Eternal Right Must Still Stand Unshaken — Albert E. Bowen

Prophet Statesmen, Albert E. Bowen

Those courses of behavior which harmonize with and conform to absolute spiritual values must be eternally right just as their opposites must be eternally wrong. Between the two there is undying conflict. They cannot accommodate themselves one to the other. If it were attempted to make adjustments between them by having each yield something to the other you might succeed in tempering the wrong but what you had left would not be the right. It could at best be right debased by an admixture of wrong, a counterfeit.

The Church as the teacher and interpreter of the Gospel message cannot countenance any dilution. There may be new techniques of exposition, improved approaches, expanding understanding of interpretation and application and even a weeding out of extraneous accretions which have fastened themselves upon the basic principles, but in the fundamentals of the message itself there can be no alterations. Wherever the majority opinion may for the moment lie, or however the conflict may swirl and lash about it the eternal right must still stand unshaken and unmoved as the fixed base to which men may with assurance and safety anchor their lives. That which is right does not become wrong merely because it may be deserted by the majority, neither does that which is wrong today become right tomorrow by the chance circumstance that it has won the approval or been adopted by overwhelmingly predominant numbers. Principles cannot be changed by nor accommodate themselves to the vagaries of popular sentiment.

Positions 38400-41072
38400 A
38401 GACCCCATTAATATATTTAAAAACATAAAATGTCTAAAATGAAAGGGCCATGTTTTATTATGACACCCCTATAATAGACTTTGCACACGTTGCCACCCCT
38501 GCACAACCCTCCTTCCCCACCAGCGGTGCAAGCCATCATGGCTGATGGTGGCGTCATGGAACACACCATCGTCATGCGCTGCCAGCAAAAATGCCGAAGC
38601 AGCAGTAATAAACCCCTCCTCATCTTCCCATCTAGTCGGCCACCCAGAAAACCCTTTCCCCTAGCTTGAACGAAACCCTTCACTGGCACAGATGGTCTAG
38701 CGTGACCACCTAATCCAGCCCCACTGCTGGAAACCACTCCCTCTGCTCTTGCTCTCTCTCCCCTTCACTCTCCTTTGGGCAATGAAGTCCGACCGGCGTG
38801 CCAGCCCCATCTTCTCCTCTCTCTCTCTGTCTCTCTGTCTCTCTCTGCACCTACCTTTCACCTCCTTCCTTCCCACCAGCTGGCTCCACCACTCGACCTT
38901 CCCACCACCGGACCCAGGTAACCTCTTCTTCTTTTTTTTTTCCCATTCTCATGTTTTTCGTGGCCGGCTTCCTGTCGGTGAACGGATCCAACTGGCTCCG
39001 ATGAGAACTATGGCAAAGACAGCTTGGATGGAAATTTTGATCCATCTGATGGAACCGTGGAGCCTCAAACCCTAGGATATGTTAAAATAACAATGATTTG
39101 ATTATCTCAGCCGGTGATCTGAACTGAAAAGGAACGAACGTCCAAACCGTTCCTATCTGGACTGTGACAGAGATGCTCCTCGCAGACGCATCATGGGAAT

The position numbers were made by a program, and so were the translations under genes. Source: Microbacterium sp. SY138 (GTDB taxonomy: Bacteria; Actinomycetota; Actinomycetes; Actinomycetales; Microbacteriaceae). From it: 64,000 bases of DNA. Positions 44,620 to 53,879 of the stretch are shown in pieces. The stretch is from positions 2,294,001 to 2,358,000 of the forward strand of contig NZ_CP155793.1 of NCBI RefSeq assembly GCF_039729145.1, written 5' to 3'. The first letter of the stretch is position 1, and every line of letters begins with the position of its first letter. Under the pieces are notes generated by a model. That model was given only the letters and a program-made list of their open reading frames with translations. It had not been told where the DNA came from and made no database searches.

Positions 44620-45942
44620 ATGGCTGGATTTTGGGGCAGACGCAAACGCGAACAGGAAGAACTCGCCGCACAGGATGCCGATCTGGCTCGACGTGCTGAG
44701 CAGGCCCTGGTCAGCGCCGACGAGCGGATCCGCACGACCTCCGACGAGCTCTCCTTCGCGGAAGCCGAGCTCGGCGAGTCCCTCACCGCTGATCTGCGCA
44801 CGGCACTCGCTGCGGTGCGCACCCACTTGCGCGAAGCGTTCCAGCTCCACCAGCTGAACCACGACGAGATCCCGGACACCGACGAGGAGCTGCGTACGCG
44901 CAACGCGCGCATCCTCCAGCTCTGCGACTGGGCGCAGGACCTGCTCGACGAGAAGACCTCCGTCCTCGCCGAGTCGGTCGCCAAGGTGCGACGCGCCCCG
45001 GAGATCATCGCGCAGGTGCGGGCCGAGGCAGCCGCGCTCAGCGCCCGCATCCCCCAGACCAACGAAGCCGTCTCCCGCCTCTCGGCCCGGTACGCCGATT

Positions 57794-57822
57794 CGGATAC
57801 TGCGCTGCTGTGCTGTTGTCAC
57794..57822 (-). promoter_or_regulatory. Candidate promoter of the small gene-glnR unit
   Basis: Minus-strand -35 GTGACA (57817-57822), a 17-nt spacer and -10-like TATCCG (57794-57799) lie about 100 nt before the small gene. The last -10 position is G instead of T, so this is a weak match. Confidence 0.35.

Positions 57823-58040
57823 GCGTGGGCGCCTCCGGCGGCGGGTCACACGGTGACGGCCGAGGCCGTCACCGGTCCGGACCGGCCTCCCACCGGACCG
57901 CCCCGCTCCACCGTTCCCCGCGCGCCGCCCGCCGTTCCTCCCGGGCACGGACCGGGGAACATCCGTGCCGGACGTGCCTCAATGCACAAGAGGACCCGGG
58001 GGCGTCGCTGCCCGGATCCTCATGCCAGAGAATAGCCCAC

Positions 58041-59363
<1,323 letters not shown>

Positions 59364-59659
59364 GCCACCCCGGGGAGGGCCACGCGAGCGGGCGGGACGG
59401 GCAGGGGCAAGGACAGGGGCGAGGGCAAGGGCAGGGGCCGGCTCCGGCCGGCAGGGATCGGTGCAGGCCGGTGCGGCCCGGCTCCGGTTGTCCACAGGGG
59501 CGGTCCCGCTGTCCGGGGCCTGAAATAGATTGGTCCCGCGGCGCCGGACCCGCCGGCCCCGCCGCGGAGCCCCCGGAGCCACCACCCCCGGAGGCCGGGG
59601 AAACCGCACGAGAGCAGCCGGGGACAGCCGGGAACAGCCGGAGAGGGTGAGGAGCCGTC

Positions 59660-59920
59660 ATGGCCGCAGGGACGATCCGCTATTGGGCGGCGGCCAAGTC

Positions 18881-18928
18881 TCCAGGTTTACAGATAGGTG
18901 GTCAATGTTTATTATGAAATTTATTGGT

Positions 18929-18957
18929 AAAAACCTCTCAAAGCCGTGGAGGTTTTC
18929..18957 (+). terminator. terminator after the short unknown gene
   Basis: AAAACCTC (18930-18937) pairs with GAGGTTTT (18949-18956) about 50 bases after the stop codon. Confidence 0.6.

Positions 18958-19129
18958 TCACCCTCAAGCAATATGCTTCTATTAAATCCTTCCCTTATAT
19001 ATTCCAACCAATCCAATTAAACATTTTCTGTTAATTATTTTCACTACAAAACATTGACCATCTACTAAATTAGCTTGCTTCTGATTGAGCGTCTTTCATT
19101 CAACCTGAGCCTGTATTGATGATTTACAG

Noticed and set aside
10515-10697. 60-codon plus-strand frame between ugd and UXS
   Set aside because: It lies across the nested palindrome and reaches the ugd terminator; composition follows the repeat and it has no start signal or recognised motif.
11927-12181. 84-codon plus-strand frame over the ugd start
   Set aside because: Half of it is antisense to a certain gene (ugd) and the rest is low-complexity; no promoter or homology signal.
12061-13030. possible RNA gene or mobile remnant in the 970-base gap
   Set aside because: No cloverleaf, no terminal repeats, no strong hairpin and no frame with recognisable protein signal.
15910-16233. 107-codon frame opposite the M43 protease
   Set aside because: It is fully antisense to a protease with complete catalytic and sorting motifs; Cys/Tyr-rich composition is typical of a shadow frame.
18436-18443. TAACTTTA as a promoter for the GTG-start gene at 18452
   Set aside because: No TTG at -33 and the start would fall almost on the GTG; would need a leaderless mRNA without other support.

Excerpt from Albert E. Bowen’s April 1941 Gen­eral Con­fer­ence Address, p. 85. Albert E. Bowen (1875–1953) was a mem­ber of the Quo­rum of the Twelve Apos­tles of The Church of Jesus Christ of Latter-day Saints. Prior to his call to full time church ser­vice Albert Ernest Bowen taught at Brigham Young Col­lege, then grad­u­ated with hon­ors from Uni­ver­sity of Chicago law school, prac­ticed law in Logan, Utah, and later Salt Lake City, where he also became involved in many impor­tant busi­ness ven­tures such as the Utah Con­struc­tion Com­pany, the Amer­i­can Sav­ings and Loan Asso­ci­a­tion, and the Utah Fuel Company.